Gwendolyn Floyd, co-founder of REGIONAL, an 'international office for development and design', talks about the possibilities in sharing personal data.
She points out that it is difficult for humans to see themselves outside a social context. Technology has enabled people to share everything on one common platform; the Internet. There is already so much personal data out there that it is impossible to control it. Rather than trying to protect it, it should be shared and used by as many as possible.
Data collecting is one of the tools to improve efficiency. The right tool can track improvement, produce data and notice things one wouldn't ordinarily see. Our lives are already filled with data collecting gadgets; watches that monitor heart rate when exercising, sleep monitors, pedometers and so on. Gwendolyn Floyd refers to do-it-yourself-solution where a guy put a microphone under his mattress in order to track his sleeping patterns.
The data collecting and sharing is also happening on the internet - sites like Facebook, Twitter and Blogger enables the users to share their personal lives with others. It is possible to tell stories through data. On CureTogether users share their symptoms and disease while supporting each other. They are creating a scientific method for everyday life.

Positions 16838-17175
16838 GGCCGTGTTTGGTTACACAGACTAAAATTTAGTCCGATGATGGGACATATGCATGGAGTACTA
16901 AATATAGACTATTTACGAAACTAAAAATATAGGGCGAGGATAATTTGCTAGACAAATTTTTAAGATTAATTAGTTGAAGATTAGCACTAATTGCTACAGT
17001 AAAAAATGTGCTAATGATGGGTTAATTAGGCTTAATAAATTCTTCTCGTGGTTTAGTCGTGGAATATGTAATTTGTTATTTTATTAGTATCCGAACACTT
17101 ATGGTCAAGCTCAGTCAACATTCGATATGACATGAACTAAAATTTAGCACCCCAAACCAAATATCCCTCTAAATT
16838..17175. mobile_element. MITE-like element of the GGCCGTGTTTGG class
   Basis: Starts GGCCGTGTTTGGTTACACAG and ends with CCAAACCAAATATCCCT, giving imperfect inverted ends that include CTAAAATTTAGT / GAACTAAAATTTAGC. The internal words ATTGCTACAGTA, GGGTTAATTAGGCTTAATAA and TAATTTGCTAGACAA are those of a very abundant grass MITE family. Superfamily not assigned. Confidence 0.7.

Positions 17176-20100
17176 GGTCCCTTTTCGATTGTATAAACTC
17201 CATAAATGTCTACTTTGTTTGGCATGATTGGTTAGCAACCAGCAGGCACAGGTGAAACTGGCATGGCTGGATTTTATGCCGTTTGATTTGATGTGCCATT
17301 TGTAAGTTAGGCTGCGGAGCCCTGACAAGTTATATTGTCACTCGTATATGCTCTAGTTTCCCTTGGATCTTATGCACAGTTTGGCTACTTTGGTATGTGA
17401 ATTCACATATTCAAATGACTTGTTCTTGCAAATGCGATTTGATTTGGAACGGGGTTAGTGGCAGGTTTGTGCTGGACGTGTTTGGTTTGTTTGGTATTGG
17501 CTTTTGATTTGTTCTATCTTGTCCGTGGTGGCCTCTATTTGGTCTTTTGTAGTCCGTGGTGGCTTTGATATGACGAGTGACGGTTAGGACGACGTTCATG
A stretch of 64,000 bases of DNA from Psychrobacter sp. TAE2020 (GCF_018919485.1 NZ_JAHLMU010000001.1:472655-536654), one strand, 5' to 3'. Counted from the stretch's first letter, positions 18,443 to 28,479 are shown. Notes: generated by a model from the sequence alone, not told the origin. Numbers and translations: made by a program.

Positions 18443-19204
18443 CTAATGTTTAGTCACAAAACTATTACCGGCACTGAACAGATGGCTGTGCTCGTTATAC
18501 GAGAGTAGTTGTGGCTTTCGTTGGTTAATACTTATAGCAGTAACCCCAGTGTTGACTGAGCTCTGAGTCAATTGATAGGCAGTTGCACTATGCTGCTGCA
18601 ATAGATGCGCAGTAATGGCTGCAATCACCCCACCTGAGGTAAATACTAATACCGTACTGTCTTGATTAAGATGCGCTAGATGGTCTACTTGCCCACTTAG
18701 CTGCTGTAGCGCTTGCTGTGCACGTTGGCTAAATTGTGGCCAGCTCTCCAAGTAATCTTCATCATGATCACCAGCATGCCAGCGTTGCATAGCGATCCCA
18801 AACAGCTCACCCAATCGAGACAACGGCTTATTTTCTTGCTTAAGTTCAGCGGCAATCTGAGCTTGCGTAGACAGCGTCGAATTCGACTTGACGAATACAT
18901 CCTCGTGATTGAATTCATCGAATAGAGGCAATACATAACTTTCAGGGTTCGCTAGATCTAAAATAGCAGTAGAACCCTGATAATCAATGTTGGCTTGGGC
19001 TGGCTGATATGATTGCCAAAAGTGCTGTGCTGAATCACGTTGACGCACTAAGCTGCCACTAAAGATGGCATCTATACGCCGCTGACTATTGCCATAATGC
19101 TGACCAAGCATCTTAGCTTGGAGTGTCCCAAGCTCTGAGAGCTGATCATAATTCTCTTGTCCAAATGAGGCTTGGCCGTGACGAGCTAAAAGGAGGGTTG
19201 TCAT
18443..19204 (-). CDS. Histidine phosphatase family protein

Another thing that data collecting and sharing can be used for is setting limitations. An athlete was tracking his training. And as it is normal human behaviour, Gwendolyn Floyd points out, he pushed himself to the limit. But when he reached his limit, he didn't keep going and potentially hurt himself. By tracking and collecting his training, he had found patterns in his behaviour and therefore knew his natural physical limitations. By changing perspective, he triggered a large scale phenomena based on one single accident.
In another case, a man was tracking his blood sugar while undergoing anger management. After keeping track of the spikes in blood sugar, he realizes that they correlated with his anger bursts. A simple case that would have been hard for the doctor to discover.
Gwendolyn Floyd emphasizes that sharing and opening up for data is a tool for mindfulness, for oneself and the surrounding environment. Personal data is a resource and will be the base for innovation in the future - it will simply define one's relationship with the outside world.
NEXT is part conference, part exhibition, part cultural and social event. Each year almost two handfuls of the most daunting international minds on business, technology and invention will take the five conference stages. They will share their secrets, passions, ideas, and insights in an informal and interactive conference setting. During the large exhibition some of the most forward facing and unexpected uses of new technology is drawn from research labs, startups, and R&D facilities from around the globe, to be showcased, tried, discussed and probably fixed a few times also during the exhibition track. More...
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